WASHINGTON, D.C. – February 26, 2015 – (RealEstateRama) — The Multifamily Production Index (MPI), released today by the National Association of Home Builders (NAHB), held steady with a reading of 54 for the fourth quarter of 2014. This capped the third straight year of quarterly readings consistently at 50 or above.
The MPI measures builder and developer sentiment about current conditions in the apartment and condominium market on a scale of 0 to 100. The index and all of its components are scaled so that any number over 50 indicates that more respondents report conditions are improving than report conditions are getting worse.
The MPI provides a composite measure of three key elements of the multifamily housing market: construction of low-rent units, market-rate rental units and “for-sale” units, or condominiums. The MPI component tracking low-rent units increased one point to 52, market-rate rental units fell two points to 62 and for-sale units held steady at 50.
“Demand for multifamily housing remains strong and we continue to build new units to meet this need,” said W. Dean Henry, CEO of Legacy Partners Residential in Foster City, Calif., and chairman of NAHB’s Multifamily Leadership Board. “Because of strong job growth, we expect to be able to keep building for the foreseeable future.”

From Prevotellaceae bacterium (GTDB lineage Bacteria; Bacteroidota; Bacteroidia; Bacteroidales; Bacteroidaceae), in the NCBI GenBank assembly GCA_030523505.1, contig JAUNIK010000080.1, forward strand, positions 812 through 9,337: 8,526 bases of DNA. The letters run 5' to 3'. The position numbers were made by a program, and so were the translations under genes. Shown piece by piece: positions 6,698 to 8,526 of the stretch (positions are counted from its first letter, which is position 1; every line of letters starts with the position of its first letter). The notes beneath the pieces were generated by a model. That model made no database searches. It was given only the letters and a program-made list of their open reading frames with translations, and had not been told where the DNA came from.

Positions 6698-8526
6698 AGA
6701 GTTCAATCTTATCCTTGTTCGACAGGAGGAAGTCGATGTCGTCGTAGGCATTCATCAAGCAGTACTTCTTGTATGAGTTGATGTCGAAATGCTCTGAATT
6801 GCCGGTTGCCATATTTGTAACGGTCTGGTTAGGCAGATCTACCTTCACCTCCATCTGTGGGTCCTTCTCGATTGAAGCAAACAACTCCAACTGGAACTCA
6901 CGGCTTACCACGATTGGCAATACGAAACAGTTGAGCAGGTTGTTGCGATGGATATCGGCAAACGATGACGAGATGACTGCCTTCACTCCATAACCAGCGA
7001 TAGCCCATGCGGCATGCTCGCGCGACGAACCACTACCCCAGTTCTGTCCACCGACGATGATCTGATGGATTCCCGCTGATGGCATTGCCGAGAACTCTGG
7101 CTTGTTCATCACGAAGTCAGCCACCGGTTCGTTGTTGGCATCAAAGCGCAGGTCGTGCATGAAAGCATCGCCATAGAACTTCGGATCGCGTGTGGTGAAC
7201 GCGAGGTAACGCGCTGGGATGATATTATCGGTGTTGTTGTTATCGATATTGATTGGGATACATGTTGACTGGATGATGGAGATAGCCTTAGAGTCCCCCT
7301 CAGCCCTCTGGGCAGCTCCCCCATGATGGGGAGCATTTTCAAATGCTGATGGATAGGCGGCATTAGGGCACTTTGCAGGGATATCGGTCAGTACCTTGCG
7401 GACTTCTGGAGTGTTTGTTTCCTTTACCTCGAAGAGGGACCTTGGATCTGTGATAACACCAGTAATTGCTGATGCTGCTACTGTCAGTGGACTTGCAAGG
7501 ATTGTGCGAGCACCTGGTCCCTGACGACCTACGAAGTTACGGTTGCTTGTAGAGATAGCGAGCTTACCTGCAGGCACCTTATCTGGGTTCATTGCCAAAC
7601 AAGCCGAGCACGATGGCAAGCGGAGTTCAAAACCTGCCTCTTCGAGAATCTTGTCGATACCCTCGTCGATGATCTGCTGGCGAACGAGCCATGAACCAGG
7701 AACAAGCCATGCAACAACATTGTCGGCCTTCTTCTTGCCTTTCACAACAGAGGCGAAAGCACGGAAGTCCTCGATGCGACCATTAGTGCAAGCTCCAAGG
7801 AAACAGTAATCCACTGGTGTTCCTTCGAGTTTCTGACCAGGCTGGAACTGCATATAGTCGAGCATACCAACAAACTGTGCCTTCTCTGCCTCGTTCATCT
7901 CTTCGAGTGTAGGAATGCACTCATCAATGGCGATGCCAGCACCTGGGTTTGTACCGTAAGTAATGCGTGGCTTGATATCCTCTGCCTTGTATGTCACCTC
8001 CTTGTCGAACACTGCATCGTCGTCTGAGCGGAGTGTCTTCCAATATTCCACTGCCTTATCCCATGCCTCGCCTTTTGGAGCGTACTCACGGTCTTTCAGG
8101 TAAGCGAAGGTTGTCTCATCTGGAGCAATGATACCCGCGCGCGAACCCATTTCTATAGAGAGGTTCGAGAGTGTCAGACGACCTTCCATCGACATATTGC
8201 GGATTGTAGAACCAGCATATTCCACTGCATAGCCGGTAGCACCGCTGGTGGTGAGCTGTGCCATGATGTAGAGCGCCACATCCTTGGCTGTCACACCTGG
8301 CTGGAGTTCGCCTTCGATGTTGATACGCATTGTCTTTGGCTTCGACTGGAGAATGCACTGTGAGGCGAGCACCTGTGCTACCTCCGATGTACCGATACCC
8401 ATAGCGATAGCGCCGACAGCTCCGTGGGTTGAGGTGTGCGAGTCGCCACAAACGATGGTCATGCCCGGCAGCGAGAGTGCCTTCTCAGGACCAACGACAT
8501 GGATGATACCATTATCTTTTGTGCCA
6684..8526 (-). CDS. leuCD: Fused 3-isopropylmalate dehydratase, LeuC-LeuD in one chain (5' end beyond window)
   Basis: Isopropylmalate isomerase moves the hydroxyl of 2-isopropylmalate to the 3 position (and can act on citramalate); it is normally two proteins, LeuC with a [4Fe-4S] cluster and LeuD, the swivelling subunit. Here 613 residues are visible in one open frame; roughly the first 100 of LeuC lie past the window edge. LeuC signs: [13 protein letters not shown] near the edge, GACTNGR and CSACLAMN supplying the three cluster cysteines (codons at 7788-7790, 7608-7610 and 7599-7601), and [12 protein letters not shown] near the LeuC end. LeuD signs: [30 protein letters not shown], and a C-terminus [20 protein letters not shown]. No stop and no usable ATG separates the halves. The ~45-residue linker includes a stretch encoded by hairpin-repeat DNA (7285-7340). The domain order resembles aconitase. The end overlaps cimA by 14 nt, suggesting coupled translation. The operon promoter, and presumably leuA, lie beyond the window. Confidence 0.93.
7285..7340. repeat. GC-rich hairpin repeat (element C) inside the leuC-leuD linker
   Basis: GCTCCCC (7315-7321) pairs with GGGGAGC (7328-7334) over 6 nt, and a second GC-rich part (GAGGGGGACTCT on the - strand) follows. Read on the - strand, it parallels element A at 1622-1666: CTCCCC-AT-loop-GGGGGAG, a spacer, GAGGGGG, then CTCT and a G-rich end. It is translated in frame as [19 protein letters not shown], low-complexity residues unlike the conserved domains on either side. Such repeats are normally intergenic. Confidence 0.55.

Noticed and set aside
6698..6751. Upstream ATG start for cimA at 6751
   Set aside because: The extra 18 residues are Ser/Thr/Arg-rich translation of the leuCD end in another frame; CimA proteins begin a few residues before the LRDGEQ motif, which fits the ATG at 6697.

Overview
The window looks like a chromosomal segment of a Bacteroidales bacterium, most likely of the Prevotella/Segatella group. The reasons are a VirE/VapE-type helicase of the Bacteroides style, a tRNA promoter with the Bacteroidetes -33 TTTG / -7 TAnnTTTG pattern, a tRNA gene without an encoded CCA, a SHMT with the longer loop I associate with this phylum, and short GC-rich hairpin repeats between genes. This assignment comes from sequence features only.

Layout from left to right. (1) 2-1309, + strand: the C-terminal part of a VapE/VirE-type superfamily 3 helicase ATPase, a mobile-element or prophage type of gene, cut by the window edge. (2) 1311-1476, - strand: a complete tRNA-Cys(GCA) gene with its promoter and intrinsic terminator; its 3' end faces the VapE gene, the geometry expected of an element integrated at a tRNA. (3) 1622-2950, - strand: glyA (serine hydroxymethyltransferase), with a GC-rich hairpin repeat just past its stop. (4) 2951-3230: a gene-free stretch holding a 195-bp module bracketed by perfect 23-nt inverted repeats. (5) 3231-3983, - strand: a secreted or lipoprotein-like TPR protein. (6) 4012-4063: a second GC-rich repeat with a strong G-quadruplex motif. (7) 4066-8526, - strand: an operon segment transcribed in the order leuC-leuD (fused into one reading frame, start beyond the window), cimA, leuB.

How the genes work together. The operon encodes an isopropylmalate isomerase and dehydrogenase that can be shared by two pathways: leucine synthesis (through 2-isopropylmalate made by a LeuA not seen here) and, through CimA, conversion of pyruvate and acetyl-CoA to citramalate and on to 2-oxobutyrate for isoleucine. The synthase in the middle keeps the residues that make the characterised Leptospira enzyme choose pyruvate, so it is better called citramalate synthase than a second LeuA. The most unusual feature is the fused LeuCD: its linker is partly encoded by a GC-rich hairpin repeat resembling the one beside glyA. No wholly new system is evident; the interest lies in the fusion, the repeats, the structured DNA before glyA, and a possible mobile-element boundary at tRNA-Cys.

The Multifamily Vacancy Index (MVI), which measures the multifamily housing industry’s perception of vacancies, dropped two points to 39, with lower numbers indicating fewer vacancies.
“This quarter’s MPI reading of 54 is in line with our view that the multifamily segment of the industry has largely recovered from the downturn,” said NAHB Chief Economist David Crowe. “After increasing steadily over the past several years, multifamily production has now reached a healthy, sustainable level.”
Historically, the MPI and MVI have performed well as leading indicators of U.S. Census figures for multifamily starts and vacancy rates, providing information on likely movement in the Census figures one to three quarters in advance.
For data tables on the MPI and MVI, visit nahb.org/mms.